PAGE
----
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A Woman-Only Cinema - ASHARQ AL-AWSAT English Archive
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A 118-word news report by the Associated Press [AP] which was published by a number of international newspapers revealed that Qatar has decided to open the first women-only cinema in the Middle East. Some might say: very well, what’s important about this news item? The answer is that this news has a number of implications, and is important in several regards…

Firstly is its media importance, for the second part of this news item –which was published by the majority of international news outlets – contained the claim that the opening of a women-only cinema in Qatar serves as evidence that Gulf States are “catering” to [Islamic] customs and tradition [with regards to gender segregation]. The news item also reported that in the UAE, for example, the state-run taxi company has women-only cabs with female drivers to cater solely to female customers. The news report then went on to cite Saudi Arabia as being the only country in the region that “follows strict Islamic customs that keep the sexes from mingling!” The question here is: why is it that most regional countries “cater” to [Islamic] customs and tradition, while it is Saudi Arabia that is viewed as extremist? This is where the political story begins…

The answer to this is very simple, namely that there is a constant instigation against Saudi Arabia, along with a prolonged delay in dealing with local issues [such as this]. The process of development does not mean running away from [Islamic] customs and traditions, while it also does not mean clashing with society at large. Rather, what we require is practical solutions [to such issues], for there is an urgent social, health, and security need for this. As for the issue of the women-only cinema in Qatar, the Qataris have succeeded in catering to the special characteristics of their own country and people, without using the term “special characteristics”. They have also succeeded in passing this issue [establishing a women-only cinema] quietly and calmly, without attracting [political] trends or further complicating the issue, particularly as cinemas in Qatar are open to everybody. However this women-only cinema is being established to accommodate a component of society [women] that has a right that deserves be respected [to attend women-only cinemas] for whatever reason; for you cannot force people to do something that they do not want to, especially if this issue has nothing to with the law, even if this is over something that should be agreed on by all. Therefore, the role of the state is to encourage and prepare its citizens through persuasion and providing alternatives, rather than through clashes, and this is something that is very important however eager we are for progress.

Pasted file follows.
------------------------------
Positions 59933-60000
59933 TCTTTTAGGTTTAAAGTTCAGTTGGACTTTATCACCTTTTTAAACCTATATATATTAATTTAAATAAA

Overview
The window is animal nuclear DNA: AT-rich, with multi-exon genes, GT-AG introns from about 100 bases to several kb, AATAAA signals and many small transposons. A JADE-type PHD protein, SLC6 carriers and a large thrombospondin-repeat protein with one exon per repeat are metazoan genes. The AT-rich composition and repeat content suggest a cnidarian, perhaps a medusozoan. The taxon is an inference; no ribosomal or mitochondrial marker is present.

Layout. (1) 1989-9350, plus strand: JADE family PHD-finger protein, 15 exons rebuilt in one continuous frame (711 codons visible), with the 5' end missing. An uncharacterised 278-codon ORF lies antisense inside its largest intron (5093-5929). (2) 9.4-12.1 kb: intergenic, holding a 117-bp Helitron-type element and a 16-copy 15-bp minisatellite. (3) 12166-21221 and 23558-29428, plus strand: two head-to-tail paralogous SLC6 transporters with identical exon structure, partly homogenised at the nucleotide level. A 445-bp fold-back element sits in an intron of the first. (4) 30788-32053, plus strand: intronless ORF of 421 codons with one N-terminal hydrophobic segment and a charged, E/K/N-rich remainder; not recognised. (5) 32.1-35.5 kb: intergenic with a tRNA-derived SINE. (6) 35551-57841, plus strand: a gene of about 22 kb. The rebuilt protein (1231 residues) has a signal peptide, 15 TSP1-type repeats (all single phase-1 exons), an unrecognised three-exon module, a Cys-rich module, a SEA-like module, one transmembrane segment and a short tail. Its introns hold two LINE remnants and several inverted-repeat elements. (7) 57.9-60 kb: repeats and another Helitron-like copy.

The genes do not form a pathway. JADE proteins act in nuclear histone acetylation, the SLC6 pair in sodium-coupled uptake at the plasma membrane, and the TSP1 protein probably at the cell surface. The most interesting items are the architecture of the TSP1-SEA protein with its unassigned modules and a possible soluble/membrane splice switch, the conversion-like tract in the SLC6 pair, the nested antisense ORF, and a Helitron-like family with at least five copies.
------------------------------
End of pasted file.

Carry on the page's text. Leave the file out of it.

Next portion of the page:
As for the issue of cinema itself, satellite television today allows everything into our homes today, whether it is acceptable or not acceptable, and we have no way of controlling this. However there are betters ways to create integrated programs that serve the nation and citizens, particularly the youth. Before this, the neighborhoods in Saudi Arabia – before they became suburbs – each included a mosque, school, restaurant, grocer, and football field; these were all integrated [in each neighborhood] during this period of time. However today, in light of the [urban] growth and expansion, our neighborhoods have become suburbs and are no longer as they were in the past. Therefore, in order to serve the social, health, and security interests of our society, we must cater to each neighborhood that is in need of integrated parks – including all kinds of sporting fields – as well as catering to women and children. There is also a need for cinema catering to youth and families, and even women, along the Qatari example, and so on.

This issue is not one of extravagance; rather we must look at this from the perspective of serving the social, heath, and security interests of our society, according to our customs and traditions, and this includes protecting women and children. In New York, for example, there is a special security apparatus that focuses on parks [Department of Parks and Recreation], therefore there are numerous solutions [to any given issue], however the problem lies in the delay in dealing with this, which converts every issue into a controversy that tolerates no argument.

Tariq Alhomayed

Tariq Alhomayed

Tariq Alhomayed is the former editor-in-chief of Asharq Al-Awsat. Mr. Alhomyed has been a guest analyst and commentator on numerous news and current affair programs, and during his distinguished career has held numerous positions at Asharq Al-Awsat, amongst other newspapers. Notably, he was the first journalist to interview Osama Bin Ladin's mother. Mr. Alhomayed holds a bachelor's degree in media studies from King Abdul Aziz University in Jeddah. He is based in London.

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